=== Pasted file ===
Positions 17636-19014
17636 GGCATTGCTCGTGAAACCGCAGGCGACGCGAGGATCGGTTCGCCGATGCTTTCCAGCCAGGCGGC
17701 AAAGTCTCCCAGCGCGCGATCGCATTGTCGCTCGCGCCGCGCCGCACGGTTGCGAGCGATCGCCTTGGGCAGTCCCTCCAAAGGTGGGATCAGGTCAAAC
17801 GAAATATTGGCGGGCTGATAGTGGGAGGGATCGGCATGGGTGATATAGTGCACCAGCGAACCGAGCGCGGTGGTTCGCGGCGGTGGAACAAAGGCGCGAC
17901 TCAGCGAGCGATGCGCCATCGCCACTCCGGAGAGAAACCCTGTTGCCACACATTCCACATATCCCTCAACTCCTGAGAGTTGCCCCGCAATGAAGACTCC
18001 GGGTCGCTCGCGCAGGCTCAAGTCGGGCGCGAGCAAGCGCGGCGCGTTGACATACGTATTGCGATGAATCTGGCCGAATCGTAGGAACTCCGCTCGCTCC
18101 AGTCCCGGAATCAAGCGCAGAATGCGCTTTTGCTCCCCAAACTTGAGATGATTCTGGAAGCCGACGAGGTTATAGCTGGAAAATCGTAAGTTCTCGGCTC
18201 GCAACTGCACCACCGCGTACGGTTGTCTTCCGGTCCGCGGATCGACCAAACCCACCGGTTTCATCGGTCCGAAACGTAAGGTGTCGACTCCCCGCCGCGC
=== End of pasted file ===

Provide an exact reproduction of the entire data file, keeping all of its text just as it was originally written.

Positions 17636-19014
17636 GGCATTGCTCGTGAAACCGCAGGCGACGCGAGGATCGGTTCGCCGATGCTTTCCAGCCAGGCGGC
17701 AAAGTCTCCCAGCGCGCGATCGCATTGTCGCTCGCGCCGCGCCGCACGGTTGCGAGCGATCGCCTTGGGCAGTCCCTCCAAAGGTGGGATCAGGTCAAAC
17801 GAAATATTGGCGGGCTGATAGTGGGAGGGATCGGCATGGGTGATATAGTGCACCAGCGAACCGAGCGCGGTGGTTCGCGGCGGTGGAACAAAGGCGCGAC
17901 TCAGCGAGCGATGCGCCATCGCCACTCCGGAGAGAAACCCTGTTGCCACACATTCCACATATCCCTCAACTCCTGAGAGTTGCCCCGCAATGAAGACTCC
18001 GGGTCGCTCGCGCAGGCTCAAGTCGGGCGCGAGCAAGCGCGGCGCGTTGACATACGTATTGCGATGAATCTGGCCGAATCGTAGGAACTCCGCTCGCTCC
18101 AGTCCCGGAATCAAGCGCAGAATGCGCTTTTGCTCCCCAAACTTGAGATGATTCTGGAAGCCGACGAGGTTATAGCTGGAAAATCGTAAGTTCTCGGCTC
18201 GCAACTGCACCACCGCGTACGGTTGTCTTCCGGTCCGCGGATCGACCAAACCCACCGGTTTCATCGGTCCGAAACGTAAGGTGTCGACTCCCCGCCGCGC